In the case of supervised classification, we wish to predict the label of unseen observation $x\in\mathcal{X}$ by assigning it to some label $y \in \mathcal{Y}$. Specifically, we want to find label $y^*$ as follows: $$\begin{split} y^* &= \underset{y\in\mathcal{Y}}{\text{arg max}\;} \Pr(Y=y|X=x)\\ &= \underset{y\in\mathcal{Y}}{\text{arg max}\;} \Pr(Y=y)\Pr(X=x|Y=y) \quad\text{(by Bayes theorem)}\\ \end{split}$$

Of course, if the distribution of labels is uniform, then $\Pr(Y=y) = 1/|\mathcal{Y}|$ is constant for all $y \in \mathcal{Y}$. In such case, we can simplify the above, by dropping $\Pr(Y=y)$, into: $$\begin{split} y^* &= \underset{y\in\mathcal{Y}}{\text{arg max}\;} \Pr(X=x|Y=y)\\ \end{split}$$

And that's essentialy what any supervised classification learning algorithm aims to find. E.g. SVM, NB, etc, essentially find classification models that necessarily imply some definition of those probabilities.

Now, my question is: suppose that a suspect $x$ is to be classified whether he/she is guilty, or not guilty. Suppose that $\Pr(Y=\text{guilty}) =0.6$. Should we use this knowledge when judging on suspects? Or, alternatively, should we ignore such probability and assume that $\Pr(Y=\text{guilty}) = \Pr(Y=\text{not guilty}) = 0.5$?

My attempt:

I would imagine that dropping $\Pr(Y=y)$ is recommended in legal systems, such as courts. For example, if "theft" is a highly common crime, e.g. $\Pr(Y=\text{theft}) = 0.8$, then we must not tend to rule that suspect $x$ is a theif simply cause others tend to be thieves. In other words, we should assume that $\Pr(Y=y)=1/|\mathcal{Y}|$ for any crime $y$. Instead, all judgements against suspect $x$ should be solely based on maximizing $\Pr(X=x|Y=y)$, under the assumption that $\Pr(Y=y)$ is constant.

Any thoughts?


1 Answer 1


Certainly not! You could start with Interpretation of Bayes Theorem applied to positive mammography results thread, for similar, practical application of Bayes theorem to real life problems. In fact what you are describing is a base rate fallacy, you are ignoring the fact how common the crime is! Obviously, half of the population is not guilty, so you cannot assume so. You should rather assume that minority of population are criminals, so you should strong prior for innocence, i.e. assume that someone is not guilty until proven, without doubt, otherwise. Hopefully this is how legal system works in most modern-day societies.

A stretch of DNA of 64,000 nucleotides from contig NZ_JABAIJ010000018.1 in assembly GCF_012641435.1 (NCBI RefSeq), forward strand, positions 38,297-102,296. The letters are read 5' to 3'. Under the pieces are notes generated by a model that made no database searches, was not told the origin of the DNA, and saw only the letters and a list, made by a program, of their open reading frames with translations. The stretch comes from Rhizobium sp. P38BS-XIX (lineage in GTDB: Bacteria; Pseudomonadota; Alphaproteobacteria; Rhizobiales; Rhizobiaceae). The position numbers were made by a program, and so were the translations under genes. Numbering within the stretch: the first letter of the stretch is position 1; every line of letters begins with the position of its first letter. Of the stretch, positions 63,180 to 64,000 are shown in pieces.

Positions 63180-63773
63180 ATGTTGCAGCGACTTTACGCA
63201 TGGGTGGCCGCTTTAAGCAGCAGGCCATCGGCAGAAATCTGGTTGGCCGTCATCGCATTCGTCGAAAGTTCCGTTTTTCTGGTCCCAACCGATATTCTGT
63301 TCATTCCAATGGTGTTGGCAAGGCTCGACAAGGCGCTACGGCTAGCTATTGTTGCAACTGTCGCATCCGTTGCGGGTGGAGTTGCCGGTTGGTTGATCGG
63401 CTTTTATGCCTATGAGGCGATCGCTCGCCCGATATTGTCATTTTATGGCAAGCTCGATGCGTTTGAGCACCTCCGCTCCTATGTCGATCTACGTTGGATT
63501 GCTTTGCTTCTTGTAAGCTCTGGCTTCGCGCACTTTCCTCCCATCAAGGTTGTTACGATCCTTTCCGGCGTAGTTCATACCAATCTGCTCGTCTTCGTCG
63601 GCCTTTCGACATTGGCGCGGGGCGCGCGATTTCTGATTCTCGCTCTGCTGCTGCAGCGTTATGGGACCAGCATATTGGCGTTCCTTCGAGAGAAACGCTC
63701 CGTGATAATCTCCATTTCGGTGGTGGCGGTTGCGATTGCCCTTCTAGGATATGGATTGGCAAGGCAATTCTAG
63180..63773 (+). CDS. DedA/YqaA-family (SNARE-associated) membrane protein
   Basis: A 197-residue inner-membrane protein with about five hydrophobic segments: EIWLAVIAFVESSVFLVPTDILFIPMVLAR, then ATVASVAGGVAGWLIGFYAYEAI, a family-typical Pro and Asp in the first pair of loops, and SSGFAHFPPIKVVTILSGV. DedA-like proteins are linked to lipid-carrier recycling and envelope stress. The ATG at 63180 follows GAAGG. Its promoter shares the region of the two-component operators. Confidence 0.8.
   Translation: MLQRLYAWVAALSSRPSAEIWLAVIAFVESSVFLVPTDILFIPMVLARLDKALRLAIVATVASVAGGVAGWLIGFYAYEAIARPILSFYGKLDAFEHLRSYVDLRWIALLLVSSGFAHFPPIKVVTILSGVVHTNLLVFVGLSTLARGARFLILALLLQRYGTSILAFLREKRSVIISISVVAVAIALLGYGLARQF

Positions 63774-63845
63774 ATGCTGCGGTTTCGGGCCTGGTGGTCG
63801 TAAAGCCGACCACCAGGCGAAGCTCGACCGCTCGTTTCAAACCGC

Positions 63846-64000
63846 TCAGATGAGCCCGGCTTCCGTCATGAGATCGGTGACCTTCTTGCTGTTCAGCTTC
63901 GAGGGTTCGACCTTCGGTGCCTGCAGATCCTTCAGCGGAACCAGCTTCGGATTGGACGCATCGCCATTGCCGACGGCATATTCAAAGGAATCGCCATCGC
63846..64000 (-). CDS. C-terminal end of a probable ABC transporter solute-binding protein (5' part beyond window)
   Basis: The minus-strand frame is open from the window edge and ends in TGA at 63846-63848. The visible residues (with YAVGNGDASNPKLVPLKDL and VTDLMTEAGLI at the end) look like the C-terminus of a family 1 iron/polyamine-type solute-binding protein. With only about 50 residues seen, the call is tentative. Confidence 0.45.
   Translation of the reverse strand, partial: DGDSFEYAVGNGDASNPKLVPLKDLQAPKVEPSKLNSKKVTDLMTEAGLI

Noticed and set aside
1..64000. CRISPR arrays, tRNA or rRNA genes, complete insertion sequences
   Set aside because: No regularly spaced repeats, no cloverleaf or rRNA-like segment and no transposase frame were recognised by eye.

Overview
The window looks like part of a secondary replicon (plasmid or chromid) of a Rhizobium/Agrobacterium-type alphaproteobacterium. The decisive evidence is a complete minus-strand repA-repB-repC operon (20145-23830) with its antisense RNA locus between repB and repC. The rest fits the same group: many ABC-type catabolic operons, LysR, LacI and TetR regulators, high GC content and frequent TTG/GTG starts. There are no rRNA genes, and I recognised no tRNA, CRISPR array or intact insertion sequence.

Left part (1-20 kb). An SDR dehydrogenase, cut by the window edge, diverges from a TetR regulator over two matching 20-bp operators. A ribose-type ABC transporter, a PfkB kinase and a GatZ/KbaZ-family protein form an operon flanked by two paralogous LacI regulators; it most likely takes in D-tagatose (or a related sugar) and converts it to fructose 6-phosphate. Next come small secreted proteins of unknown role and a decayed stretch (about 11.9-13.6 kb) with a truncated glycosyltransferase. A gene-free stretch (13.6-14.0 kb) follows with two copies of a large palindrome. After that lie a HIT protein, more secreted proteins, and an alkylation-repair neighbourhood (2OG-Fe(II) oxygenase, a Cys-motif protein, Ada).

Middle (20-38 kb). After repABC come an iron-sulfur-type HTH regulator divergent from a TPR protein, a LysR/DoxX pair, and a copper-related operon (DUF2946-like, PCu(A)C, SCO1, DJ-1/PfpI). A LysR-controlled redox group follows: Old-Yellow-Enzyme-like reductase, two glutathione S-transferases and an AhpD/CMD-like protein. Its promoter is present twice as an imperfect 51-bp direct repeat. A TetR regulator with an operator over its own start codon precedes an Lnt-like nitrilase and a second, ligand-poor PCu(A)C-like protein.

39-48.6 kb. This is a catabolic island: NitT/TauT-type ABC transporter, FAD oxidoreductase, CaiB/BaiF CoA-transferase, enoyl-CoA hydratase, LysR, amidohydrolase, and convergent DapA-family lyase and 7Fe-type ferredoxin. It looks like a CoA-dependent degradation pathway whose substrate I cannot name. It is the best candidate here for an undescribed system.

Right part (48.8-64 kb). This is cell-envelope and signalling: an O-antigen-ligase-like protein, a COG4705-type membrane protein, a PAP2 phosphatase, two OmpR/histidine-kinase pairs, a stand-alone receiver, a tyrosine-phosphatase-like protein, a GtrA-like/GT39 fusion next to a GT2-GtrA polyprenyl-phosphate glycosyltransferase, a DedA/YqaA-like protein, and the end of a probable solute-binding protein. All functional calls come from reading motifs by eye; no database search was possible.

This is actually an example where we have strong a priori knowledge that should be considered. If by time travel, or by traveling to some other, parallel universe, you would be relocated to some kind of Mad Max reality, then maybe you should revise your prior and until learning more about how the society in the other universe functions, you possibly could assume a priori that you really do not know if you should trust, or not, it's inhabitants and assume a priori that they may be dangerous criminals with $50/50$ chance.

Notice however that one more thing is involved in here, the loss function. If you assume a priori that others are criminals, then you would act in distrustful way when interacting with them. This would possibly lead to many situations where you would wrongly assume someones wrongdoing, and this could lead to some serious negative social consequences for you. Here the question arises: would you loose more by wrongly assuming someone's guilt, or by becoming victim of the criminal? (Yes, this depends on many factors, but they should be considered.) The same is in the court's situation: if they falsely assumed a priori that half of the population are criminals, then they would give biased verdicts, what would make society not trust courts and the legal system would collapse.

  • $\begingroup$ Thank you very much. Just to make sure if I'm on the right track, here is my thought about the best strategy, and would be thankful if you could share your thoughts about it: My understanding: I guess the best way is: start by measuring $\Pr(Y=y)$ empirically, then apply a correction to have a bias in such a way that the optimization objective is maximized. The optimization objective is probably some realistic quantification of the risk of misclassification. $\endgroup$
    – caveman
    May 19, 2017 at 6:15
  • 1
    $\begingroup$ @caveman basically yes, but this is strictly theoretical and nonapplicable in real-life court situation. $\endgroup$
    – Tim
    May 19, 2017 at 6:28

Your Answer

By clicking “Post Your Answer”, you agree to our terms of service and acknowledge you have read our privacy policy.

Not the answer you're looking for? Browse other questions tagged or ask your own question.